“We see a little farther now and a little farther still”: Rendering the South by Its Ghosts
MetadataShow full item record
In this essay, I examine the ghosts of the place I’m from—Bedford County, Virginia—as well as those of other parts of the South, and argue that the haunted or ghostly is essential to getting at a true, felt sense of any region. The ghost, in my reckoning, encompasses not only the imprint of a past life long gone but also a host of absences, fractures, traumas, histories, harms, ignored bodies, and even certain manipulations of time: a way of surpassing its understood forward logic in favor of circular movements that resemble the way people move imperfectly—recursively—in and between places. Here, I discuss works by several poets who have, at one time or another, called the South home: C.D. Wright’s book-length poem Deepstep Come Shining (1998); Tiana Clark’s “Soil Horizon,” from her collection I Can’t Talk About the Trees Without the Blood (2018); and the self-portrait sequence from Charles Wright’s The Southern Cross (1981). I intersperse these sections with short interludes on the photography and thought of Sally Mann. These artists’ poems and photography—ghost-techniques themselves—are uniquely suited to, as Jane Wong calls it, “go toward the ghosts”: to both acknowledge and create a fragmentary yet pervasive memory of the South, as well as the selves they have fostered there.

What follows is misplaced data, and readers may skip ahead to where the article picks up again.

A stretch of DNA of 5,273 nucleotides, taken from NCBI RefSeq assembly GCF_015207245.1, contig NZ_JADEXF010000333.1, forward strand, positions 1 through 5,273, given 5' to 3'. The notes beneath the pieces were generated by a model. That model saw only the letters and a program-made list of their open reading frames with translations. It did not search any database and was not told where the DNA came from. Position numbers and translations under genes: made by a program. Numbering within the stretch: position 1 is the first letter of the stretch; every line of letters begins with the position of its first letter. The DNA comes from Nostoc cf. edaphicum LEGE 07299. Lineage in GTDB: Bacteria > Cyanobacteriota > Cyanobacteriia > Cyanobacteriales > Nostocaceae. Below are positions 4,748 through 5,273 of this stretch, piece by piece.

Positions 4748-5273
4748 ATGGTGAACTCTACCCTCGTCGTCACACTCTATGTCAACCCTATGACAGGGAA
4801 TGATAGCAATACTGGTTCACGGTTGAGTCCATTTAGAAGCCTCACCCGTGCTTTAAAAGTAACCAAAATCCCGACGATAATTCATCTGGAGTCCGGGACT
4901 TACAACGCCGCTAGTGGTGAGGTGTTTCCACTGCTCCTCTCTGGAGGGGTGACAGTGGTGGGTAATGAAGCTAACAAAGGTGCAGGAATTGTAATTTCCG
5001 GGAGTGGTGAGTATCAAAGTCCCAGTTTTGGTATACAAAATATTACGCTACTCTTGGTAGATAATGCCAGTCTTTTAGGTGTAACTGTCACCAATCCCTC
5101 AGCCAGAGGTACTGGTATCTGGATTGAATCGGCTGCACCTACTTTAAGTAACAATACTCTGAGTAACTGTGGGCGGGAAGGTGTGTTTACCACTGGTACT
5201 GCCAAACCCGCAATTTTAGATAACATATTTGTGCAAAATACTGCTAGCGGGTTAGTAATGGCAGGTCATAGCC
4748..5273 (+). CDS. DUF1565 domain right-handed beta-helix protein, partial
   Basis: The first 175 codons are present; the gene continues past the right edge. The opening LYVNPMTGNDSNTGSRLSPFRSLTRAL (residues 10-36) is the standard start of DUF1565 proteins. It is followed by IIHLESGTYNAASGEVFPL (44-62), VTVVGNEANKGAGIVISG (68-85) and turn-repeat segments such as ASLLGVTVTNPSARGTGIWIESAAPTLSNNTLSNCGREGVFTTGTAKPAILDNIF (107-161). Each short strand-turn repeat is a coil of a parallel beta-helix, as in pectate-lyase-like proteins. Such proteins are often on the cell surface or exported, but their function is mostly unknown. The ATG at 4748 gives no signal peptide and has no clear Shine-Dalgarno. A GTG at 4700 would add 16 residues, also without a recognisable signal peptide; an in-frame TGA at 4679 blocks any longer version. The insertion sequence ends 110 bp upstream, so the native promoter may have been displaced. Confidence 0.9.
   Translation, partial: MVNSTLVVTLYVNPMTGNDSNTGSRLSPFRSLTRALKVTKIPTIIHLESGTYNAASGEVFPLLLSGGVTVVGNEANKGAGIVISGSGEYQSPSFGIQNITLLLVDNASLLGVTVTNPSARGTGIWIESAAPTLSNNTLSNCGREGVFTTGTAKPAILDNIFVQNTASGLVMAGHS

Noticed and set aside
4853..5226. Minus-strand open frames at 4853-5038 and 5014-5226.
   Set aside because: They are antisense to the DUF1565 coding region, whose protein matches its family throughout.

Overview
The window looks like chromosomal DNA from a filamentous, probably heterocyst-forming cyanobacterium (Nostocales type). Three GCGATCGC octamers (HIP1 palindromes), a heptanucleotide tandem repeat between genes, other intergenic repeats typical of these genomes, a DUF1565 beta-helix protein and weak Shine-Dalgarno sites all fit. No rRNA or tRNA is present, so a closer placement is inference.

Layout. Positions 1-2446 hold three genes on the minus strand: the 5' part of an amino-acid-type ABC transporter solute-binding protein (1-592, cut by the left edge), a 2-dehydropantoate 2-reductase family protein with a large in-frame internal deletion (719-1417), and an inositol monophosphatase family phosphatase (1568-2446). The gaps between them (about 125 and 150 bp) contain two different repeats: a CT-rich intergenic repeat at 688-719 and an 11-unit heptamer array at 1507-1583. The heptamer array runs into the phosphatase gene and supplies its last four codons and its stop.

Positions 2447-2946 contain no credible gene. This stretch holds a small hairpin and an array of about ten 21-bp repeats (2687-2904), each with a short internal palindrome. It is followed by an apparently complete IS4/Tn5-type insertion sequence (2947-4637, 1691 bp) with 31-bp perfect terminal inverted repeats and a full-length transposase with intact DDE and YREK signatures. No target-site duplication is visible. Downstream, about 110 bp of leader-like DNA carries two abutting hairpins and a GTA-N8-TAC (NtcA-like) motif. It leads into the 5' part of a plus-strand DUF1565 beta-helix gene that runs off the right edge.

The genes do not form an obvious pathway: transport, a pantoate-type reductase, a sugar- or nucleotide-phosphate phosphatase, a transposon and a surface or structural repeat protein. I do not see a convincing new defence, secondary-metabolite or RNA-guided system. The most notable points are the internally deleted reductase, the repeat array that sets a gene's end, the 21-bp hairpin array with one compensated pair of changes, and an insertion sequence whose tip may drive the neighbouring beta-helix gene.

- English